Red ink, spending cap threaten new budget next year
One year after building the largest fiscal security blanket in more than two decades of state budgets, Gov. Dannel P. Malloy moved onto the fiscal high wire Wednesday without a net.
While the governor talked decisively about finding more spending cuts to keep his new $20.7 billion plan for 2012-13 in balance, lawmakers from both parties and the state’s chief business lobby balked at the plan’s barely visible margin for error.
And Republican legislative leaders again questioned whether the Democratic governor’s budget, which stands to shatter the constitutional spending cap in 17 months, also will leave them staring at another deficit by the time they return to the Capitol in 2013. One set of numbers from the administration identifies a potential shortfall topping $423 million one year after that covered in the proposed budget.
“We need to maintain the fiscal discipline we imposed a year ago,” Malloy said. “That business has made Connecticut a more predictable, reliable, stable place in which to do business.”
But the governor’s critics, and some of his allies, were uncertain just how stable the new budget will be. While Malloy and lawmakers adopted a preliminary $20.4 billion plan for 2012-13 that featured an unprecedented, built-in fiscal cushion of $555 million. By comparison, the revised $20.73 billion package the governor offered Wednesday is designed to finish $8.5 million in the black.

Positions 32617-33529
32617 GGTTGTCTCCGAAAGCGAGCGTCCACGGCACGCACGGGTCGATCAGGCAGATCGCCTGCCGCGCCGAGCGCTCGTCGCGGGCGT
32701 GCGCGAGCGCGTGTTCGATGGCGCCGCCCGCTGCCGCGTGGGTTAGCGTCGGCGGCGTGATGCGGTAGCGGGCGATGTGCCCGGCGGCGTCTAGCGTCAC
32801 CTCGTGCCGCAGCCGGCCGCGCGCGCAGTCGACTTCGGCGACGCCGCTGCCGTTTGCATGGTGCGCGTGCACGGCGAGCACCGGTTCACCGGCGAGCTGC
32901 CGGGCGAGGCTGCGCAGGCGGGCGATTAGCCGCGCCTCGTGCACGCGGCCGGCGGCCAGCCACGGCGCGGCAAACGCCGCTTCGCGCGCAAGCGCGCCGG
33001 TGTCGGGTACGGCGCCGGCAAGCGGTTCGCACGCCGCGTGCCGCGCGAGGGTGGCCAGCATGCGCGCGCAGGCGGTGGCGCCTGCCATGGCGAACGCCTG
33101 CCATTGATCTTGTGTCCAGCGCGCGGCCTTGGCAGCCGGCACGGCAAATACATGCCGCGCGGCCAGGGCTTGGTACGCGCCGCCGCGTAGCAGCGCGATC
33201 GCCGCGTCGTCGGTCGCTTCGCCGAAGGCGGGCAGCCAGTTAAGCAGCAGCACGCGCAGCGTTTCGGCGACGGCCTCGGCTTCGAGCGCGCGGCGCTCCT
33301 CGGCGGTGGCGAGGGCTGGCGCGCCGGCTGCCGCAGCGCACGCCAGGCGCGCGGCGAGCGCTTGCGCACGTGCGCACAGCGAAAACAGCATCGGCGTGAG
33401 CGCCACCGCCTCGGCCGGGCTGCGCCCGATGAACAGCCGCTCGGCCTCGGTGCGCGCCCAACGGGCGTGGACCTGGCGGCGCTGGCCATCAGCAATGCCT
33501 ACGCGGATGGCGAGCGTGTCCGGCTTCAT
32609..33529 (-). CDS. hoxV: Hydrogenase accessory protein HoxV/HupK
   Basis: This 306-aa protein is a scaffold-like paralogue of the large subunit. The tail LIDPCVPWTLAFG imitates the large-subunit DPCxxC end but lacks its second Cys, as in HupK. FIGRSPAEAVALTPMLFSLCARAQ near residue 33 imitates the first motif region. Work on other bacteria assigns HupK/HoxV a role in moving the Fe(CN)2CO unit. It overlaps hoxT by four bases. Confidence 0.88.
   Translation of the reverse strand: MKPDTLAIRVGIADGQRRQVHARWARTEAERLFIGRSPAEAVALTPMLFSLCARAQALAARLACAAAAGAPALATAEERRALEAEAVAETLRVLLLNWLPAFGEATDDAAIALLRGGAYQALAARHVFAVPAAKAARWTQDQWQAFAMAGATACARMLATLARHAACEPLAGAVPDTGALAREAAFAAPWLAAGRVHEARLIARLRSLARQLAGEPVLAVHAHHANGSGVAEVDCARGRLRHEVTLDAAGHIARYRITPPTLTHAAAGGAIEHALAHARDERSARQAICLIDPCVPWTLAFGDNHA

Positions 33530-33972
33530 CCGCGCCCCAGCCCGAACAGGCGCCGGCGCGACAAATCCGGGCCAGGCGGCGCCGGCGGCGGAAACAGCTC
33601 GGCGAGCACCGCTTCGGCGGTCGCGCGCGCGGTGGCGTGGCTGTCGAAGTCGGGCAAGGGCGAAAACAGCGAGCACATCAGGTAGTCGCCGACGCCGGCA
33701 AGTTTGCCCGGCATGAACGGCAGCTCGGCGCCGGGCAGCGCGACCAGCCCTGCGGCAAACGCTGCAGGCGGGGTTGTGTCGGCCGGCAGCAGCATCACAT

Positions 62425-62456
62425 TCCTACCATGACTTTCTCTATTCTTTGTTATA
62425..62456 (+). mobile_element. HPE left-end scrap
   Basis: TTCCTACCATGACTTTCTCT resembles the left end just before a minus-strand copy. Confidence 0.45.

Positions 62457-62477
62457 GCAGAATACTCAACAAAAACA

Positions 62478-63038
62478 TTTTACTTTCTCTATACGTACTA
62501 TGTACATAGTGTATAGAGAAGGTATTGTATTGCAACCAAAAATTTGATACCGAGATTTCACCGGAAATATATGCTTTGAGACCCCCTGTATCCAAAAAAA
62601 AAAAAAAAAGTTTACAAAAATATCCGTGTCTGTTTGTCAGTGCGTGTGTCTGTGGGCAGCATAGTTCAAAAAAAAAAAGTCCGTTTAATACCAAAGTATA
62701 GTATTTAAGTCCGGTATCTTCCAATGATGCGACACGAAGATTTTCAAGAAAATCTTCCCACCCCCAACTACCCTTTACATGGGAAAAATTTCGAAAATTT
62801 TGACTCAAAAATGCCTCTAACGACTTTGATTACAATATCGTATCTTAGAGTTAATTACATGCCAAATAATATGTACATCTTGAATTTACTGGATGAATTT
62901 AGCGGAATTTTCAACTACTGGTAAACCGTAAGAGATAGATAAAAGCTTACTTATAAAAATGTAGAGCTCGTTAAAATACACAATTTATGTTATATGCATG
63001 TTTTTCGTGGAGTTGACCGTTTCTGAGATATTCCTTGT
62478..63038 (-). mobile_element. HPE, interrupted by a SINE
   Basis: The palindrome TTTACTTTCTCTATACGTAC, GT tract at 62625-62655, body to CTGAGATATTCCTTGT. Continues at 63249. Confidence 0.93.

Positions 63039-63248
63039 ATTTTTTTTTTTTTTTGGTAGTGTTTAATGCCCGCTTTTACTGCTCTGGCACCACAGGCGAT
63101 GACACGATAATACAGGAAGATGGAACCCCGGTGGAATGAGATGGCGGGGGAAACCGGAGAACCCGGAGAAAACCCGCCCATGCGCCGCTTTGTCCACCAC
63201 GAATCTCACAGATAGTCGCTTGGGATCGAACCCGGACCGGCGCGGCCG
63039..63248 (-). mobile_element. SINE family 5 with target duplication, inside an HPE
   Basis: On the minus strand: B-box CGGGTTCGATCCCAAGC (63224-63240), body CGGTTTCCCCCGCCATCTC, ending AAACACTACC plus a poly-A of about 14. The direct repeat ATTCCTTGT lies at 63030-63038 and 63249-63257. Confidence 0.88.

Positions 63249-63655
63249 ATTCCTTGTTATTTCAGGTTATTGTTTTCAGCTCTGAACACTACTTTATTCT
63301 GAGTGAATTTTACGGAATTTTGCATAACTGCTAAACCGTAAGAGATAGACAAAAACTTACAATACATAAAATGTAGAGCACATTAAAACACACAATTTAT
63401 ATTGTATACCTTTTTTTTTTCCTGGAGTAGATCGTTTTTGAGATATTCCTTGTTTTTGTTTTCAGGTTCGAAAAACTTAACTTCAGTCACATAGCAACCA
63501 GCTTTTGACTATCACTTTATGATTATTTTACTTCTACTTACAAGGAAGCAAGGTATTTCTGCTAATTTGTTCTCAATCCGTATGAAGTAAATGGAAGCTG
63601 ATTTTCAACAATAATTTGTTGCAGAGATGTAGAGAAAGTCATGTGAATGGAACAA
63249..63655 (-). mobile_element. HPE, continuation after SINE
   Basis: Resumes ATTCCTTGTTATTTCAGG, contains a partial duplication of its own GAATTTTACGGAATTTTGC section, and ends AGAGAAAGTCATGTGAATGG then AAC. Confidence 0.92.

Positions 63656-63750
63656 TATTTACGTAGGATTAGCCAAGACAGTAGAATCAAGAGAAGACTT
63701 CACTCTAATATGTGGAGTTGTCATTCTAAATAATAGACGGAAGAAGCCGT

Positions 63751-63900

That’s a margin of error equal to less than 1/24th of 1 percent of all spending.
Further complicating matters, since a mid-November administration projection that state revenues were on pace to run $200 million above expenses in the third year of Malloy’s term — the 2013-14 fiscal year — the developments since then have largely been negative.
Revised revenue projections in mid-January shaved away about one-quarter of that projected cushion.
And the spending level Malloy proposed Wednesday stands $225 million higher than what the administration’s November forecast estimated Connecticut would be spending in 2012-13.
Carry that spending forward one more year, and even without inflationary cost increases, the numbers slip into a deficit of about $70 million.
Malloy’s budget agency, the Office of Policy and Management, offered numbers that show a much larger potential shortfal. The office reported that the spending and revenue trends in the budget proposed for 2012-13 would produce a negative gap of $257 million by 2013-14.
If Malloy keeps his pledge to convert state finances to Generally Accepted Accounting Principles, the potential shortfall swells beyond $423 million. That’s because the conversion process requires state government to set aside more than $1.7 billion over 15 years, including $166.8 million in 2013-14. Unlike the modified cash basis state government has long used, GAAP rules require that funds be on hand to cover expenses as they are incurred. Similarly, revenues are counted in most situations in the year in which they are received.
OPM also projected that while the proposed budget would fall about $6 million under the constitutional spending cap next fiscal year, but would shatter the cap by $650 million in 2013-14 and by about $1 billion three years from now.
“I’m very concerned about the long-term implications,” Senate Minority Leader John P. McKinney, R-Fairfield, said.